U.S. to Expand Right to Learn of Job Hazards

Times Labor Writer

Under court order, the Labor Department will vastly expand the federal "right to know" worker safety law today, allowing an additional 59 million U.S. employees to demand information from their employers about hazardous chemicals in the workplace, The Times learned Tuesday.

The department's Occupational Safety and Health Administration will include virtually all private-sector workers under the law, which has been restricted to about 14 million manufacturing employees until now. The move was made in response to a federal appeals court order to expand the scope of the law, formally titled the Hazard Communication Standard.

Training Programs

Expansion of the standard requires thousands of non-manufacturing employers to establish hazard communications programs that will provide information to their employees through labels on containers, written materials and training programs.

"This is a very important action in reducing injuries and illnesses due to chemical exposures," said a Labor Department official who spoke on condition of anonymity. "Giving workers the right to know in all work sites is a real milestone in safety and health."

Margaret Seminario, an AFL-CIO health and safety expert, agreed that the action carries major significance, noting that a federal study indicated that one of every four workers in the country is exposed on the job to some substance that can cause death or serious disease.

She said that those working in construction, hospitals and a number of other settings would be better protected as a result of the change.

"This is a major action," Seminario said. "It fills the gap on what we've been trying to do in 'right to know.' This is something we have been fighting for since 1973. It's taken the action of a court and the threat of contempt to get OSHA to act."

Labor and public health advocates began to demand greater access to information about hazardous substances from employers in the 1970s. Seminario said that this push took place as thousands of new chemicals that most workers knew little about were coming into use.

One study by the National Institute of Occupational Safety and Health showed that, in 5,200 plants surveyed, workers were exposed to 95,000 trade-name substances. At 90% of the plants, neither workers nor employers knew what chemicals were contained in the trade-name products.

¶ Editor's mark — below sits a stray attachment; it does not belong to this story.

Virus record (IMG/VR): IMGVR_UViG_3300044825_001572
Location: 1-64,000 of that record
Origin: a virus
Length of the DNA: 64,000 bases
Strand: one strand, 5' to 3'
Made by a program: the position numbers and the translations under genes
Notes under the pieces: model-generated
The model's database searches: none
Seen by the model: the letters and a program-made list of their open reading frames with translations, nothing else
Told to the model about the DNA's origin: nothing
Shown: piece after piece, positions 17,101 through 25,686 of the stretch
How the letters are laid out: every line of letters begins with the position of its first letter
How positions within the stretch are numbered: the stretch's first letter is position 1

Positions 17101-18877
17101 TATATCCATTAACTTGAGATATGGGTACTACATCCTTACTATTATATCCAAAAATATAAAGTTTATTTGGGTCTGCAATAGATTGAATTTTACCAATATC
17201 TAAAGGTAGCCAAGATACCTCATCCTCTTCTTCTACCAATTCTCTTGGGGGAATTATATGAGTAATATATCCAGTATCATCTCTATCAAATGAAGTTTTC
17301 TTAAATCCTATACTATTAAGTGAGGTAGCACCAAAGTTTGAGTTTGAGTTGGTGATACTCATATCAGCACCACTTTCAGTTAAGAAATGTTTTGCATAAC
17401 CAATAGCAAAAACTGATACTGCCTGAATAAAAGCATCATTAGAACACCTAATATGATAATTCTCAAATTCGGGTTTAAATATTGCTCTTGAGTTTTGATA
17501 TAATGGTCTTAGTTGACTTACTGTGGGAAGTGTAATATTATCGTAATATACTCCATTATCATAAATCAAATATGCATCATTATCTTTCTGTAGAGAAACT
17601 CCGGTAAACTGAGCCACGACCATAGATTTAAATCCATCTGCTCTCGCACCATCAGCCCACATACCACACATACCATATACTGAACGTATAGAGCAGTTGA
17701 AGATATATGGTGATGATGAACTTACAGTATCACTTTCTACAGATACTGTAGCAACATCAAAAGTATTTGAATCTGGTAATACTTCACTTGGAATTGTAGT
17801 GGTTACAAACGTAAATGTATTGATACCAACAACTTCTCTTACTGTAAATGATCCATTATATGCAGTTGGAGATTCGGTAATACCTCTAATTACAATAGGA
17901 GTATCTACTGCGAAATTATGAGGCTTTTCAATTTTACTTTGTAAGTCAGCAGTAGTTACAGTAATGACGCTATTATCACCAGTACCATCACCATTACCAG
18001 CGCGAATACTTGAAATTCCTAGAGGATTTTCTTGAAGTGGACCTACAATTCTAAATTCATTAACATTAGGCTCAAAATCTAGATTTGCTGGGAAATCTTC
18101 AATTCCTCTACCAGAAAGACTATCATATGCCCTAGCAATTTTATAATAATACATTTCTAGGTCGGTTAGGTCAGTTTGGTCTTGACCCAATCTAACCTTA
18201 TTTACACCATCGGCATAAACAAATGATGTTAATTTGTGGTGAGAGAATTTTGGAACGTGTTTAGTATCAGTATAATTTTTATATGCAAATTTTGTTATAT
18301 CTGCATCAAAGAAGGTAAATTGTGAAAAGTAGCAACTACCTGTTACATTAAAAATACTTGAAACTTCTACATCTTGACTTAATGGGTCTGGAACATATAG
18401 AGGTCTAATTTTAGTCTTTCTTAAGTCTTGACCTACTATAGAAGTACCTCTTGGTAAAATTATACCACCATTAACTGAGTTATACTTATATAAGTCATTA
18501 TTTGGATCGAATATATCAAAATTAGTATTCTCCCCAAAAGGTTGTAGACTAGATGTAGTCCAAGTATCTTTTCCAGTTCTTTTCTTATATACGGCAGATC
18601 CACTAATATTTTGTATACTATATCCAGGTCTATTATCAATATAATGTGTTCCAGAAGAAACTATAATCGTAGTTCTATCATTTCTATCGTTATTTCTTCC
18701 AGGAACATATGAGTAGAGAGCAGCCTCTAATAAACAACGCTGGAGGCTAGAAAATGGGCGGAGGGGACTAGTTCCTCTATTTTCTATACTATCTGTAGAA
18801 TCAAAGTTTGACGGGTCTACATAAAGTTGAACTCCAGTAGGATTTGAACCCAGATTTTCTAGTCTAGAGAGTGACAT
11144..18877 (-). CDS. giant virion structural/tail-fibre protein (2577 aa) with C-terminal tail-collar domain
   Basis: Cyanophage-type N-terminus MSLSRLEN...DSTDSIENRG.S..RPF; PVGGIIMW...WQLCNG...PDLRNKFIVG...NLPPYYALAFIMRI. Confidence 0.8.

In OSHA's 16-year history, the agency has set standards limiting exposure to only 15 hazardous chemicals. A Labor Department source said the agency has been unable to study most of the hundreds of thousands of others used in the workplace and that the process of setting standards for those it has studied has been slow.

Both the Labor Department source and Seminario said that the lack of standards on the use of thousands of chemicals underscores how important it is for workers to be able to get information on them.

OSHA first proposed a "right to know" standard in 1981 at the end of the Jimmy Carter Administration. But, soon after President Reagan came into office, the proposal was withdrawn. Chemical manufacturers and a variety of other employers had asserted that the law was unnecessary.

States Enact Laws

Cities and states began to enact their own laws in response to demands from union and community activists who were concerned about hazards in the workplace and chemical spills with broad impacts on communities.

OSHA proposed a new hazard communication standard in 1982 but limited it to manufacturing workers. The standard was formally adopted in November, 1983. Early in 1984, the United Steelworkers of America and other labor unions sued the agency in federal court in Philadelphia in an attempt to broaden and strengthen the standard.

In May, 1985, the U.S. 3rd Circuit Court of Appeals ruled in favor of the unions' suit and ordered OSHA to expand the standard to include non-manufacturing employees unless the agency could demonstrate that it was not feasible to do so.

The court ruled also that OSHA must limit the kind of information that an employer may withhold from workers on the ground that it was a trade secret. OSHA soon changed its definition of a trade secret.

But the agency moved slowly on the issue of expanding the standard. In January, the unions returned to court seeking a contempt order. On May 29, the 3rd Circuit Court reaffirmed its earlier decision and gave OSHA 60 days to extend the Hazard Communication Standard to non-manufacturing workers.

In late June, the Labor Department asked the court for a rehearing, contending that the appellate court ruling conflicted with an earlier Supreme Court decision on procedures OSHA had to follow in setting safety and health standards. That request was denied last Friday.

Late Tuesday, a Labor Department source said the new standard would be formally posted in the Federal Register today. He refused to comment when asked if this meant that the department had abandoned the possibility of appealing the appellate decision to the Supreme Court.

"We have issued the final rule to be in compliance with the (appellate) court order," he said, adding that the agency had planned to take this action regardless of a court order "by late 1987 or early 1988."

The source said that the agency would leave the record open for 60 days' further public comment on the issue of whether the expansion of the standard would reduce risks to workers.

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